It's ok, for a first effort, but now I can think of a few changes I'd want to make - it's hard to get at the windowsill behind the draining board, for one thing, but it needs to be that high to clrea the taps. Maybe a split-level one next time?

19 Oct, 2014


Nothing like trying out ideas Fran to get yourself sorted out in limited space. I have a pull out rack supplied when we had a replacement ladder type kitchen radiator after the first one leaked. So handy for sock drying and bag drying too and for a wet flannel etc.

20 Oct, 2014


My, what antics you get up to, Fran! :-)) I loved your idea & I admire you for being brave enough to show us your work! That takes a lot of guts - even when you know you are amongst friends!

I loved how you explained everything you did or tried to do along the way! No doubt Mk ll will be a great improvement over Mk l. Keep up the hard work & we're all looking forward to seeing Mk ll finished. :-))

20 Oct, 2014


Thanks, Dorjac and Balcony.

actually, I did hesitate before posting, because I get a bit depressed sometimes at my own lack of skill: other people can take lumps of wood and make something brilliant (and that looks neat and tidy!) where all I make looks scruffy. But then, they have the right materials, the right equipment, room to work, and skill and experience!

lol this is where Desiderata kicks in: "If you compare yourself with others, you may become vain and bitter; for always there will be greater and lesser persons than yourself". I'm doing the best with what I've got, and that'll have to do till I learn to do better.

I'm still not quite able to forgive my school for not letting girls do woodwork - they'd all have husbands to do it for them (that's the same "logic" that didn't let boys learn cooking or sewing - they'd all have wives).

I made myself a platform bed back in the 70s; the joints were a mess, but they held together, which is the main thing (lol mainly cos of liberal use of wood glue and 3" screws!)

I'm working on a new bed platform, but this time I'll get the handymen to cut and join the wood, I'll just degisn it!

21 Oct, 2014


So there's a frustrated carpenter trying hard to be let out and be wonderfully creative Fran. OH used to be able to put a creative bit of wood together, but alas no more. DIY has gone down the pan these days anyway.

21 Oct, 2014


I don't have the experience or confidence to use a power tool (toher than a cordless drill) - i could get so much more done with a power saw, but I'm used to my fingers being where they are, attached to my hands! my back injury and visual probs don't make sawing by hand easy, so I'l going to start getting the handymen to cut the wood for me. Thinking of making my own armchairs as well - I've got some modular corner units which I bought from Argos, but the cost of new pieces ... well, one unit now costs double what I paid for all four of them! they're only bits of wood fiastened together, after all.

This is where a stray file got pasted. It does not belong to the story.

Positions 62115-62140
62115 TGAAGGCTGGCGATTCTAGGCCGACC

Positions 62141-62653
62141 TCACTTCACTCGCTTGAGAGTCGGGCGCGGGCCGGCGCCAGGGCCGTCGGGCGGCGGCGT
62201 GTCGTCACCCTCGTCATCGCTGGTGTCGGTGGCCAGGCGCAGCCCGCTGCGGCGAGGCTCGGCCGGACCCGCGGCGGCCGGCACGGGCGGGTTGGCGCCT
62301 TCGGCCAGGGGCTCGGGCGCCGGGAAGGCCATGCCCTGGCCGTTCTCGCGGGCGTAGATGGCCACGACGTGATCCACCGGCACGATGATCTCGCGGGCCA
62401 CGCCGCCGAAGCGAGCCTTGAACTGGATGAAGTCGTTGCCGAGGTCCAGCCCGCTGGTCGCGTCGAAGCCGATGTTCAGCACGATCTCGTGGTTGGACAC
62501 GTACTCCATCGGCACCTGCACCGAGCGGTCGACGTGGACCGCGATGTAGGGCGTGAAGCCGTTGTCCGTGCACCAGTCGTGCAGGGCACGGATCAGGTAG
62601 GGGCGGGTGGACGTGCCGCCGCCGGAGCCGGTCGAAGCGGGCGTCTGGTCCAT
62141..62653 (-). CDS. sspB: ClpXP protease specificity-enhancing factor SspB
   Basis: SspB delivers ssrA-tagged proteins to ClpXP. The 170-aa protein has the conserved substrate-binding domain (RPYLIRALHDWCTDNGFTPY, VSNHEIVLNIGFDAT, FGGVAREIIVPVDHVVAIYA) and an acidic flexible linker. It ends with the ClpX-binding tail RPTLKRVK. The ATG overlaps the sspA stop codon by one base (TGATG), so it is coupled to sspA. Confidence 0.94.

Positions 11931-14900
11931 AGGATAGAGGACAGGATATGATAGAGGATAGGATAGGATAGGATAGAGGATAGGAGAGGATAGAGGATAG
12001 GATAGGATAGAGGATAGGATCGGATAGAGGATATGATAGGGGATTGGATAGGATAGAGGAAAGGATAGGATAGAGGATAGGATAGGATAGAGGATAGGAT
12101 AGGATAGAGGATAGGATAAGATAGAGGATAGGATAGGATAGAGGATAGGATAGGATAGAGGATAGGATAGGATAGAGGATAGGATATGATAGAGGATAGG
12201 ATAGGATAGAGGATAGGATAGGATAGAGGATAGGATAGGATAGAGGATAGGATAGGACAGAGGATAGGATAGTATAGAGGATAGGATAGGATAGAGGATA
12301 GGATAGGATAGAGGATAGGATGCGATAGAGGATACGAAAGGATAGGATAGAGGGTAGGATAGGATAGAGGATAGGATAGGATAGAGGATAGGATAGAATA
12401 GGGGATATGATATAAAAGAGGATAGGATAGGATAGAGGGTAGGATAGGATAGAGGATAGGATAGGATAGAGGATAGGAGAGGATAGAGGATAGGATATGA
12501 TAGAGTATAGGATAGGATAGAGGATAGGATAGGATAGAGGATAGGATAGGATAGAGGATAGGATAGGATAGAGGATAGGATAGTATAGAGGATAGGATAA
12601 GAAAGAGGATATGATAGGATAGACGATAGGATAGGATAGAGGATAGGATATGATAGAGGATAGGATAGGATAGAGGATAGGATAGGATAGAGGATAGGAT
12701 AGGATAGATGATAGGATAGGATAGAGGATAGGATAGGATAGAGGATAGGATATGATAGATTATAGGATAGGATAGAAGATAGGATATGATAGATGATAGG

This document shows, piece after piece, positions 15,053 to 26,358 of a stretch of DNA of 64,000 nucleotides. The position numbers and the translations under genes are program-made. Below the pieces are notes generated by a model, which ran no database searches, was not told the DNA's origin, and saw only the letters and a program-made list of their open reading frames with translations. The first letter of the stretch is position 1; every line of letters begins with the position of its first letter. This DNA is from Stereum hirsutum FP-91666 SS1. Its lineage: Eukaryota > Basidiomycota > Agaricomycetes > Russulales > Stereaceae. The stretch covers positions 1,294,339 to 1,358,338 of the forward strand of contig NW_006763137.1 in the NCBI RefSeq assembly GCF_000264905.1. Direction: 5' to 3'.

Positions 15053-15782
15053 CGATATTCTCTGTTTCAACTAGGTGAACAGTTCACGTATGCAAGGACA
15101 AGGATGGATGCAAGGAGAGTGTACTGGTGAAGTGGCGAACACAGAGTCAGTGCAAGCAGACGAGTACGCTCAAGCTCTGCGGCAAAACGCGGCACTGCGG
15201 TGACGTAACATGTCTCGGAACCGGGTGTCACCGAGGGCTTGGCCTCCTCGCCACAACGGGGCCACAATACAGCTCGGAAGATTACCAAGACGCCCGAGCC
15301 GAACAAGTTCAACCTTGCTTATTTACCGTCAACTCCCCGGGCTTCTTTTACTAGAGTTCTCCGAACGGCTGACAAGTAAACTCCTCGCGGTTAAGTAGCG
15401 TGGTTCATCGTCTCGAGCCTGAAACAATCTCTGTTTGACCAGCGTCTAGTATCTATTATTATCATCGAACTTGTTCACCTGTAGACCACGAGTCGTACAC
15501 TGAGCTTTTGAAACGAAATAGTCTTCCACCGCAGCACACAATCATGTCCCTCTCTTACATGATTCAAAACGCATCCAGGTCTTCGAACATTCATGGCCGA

21 Oct, 2014


Even though I'm the one who does all the DIY jobs around the place I'm not very good at it! Like you I lack the proper tools half the time! Even if I had them I doubt I'd do a much better job!

As for sawing I couldn't make a straight cut to save my life! :-(( For some strange reason EVERY single cut I make goes on a slant! I just can't keep a straight line no matter how much I mark it into the wood! Sometimes when I see I'm veering off line & can't get it straightened out again I turn the piece of wood over & start from the other end but - you've no doubt got it - the same happens again & it's very difficult to get a cut to join up on both sides to end up with a nice clean cut!

Using the drill I can make holes in a wall to put in plugs but they often end up on an angle also & often times when I want to screw something into the holes I find I can't find the holes! I had to put up a bracket in the kitchen a few days ago - it cost me half an hour to drill out 2 of 3 holes, put the plugs in & then put the bracket up! I had to keep changing screwdrivers because the star tips are chewed away & the blade just turned round without driving the screw in! I had to use 4 different ones in the end. Then I forgot to drill the 3rd hole before putting the screws in the other two! Arrhh!

22 Oct, 2014


lol Balcony I did post some pics of how good I am at sawing straight lines! not entirely my fault; I have only one good-ish eye so I can't aim staright in the first place - how you stand affects how the line goes, mine always dived dramatically to the right.

I did come up wiht a solution: "how to saw wood with a drill" - I'd put guide holes in, to give me something to aim for short-term, didn't work, so I thought, if perforated paper tears staright because of the holes, perforated wood should, too, and took a hammer and just knocked the wood, which split at the "perforations". Next time I'll put the holes closer together and use the "perforation" method, the rough edges of half-a-hole can be planed smooth, it's a damn sight quicker than struggling with a saw that don't want to cut straight!

as for drilling walls straight, tell me about it! mine are usually angled, and never in the same direction. I bought some screwdriver tips for my cordless and interchangebale screwdrivers, the others were jsut going round.

22 Oct, 2014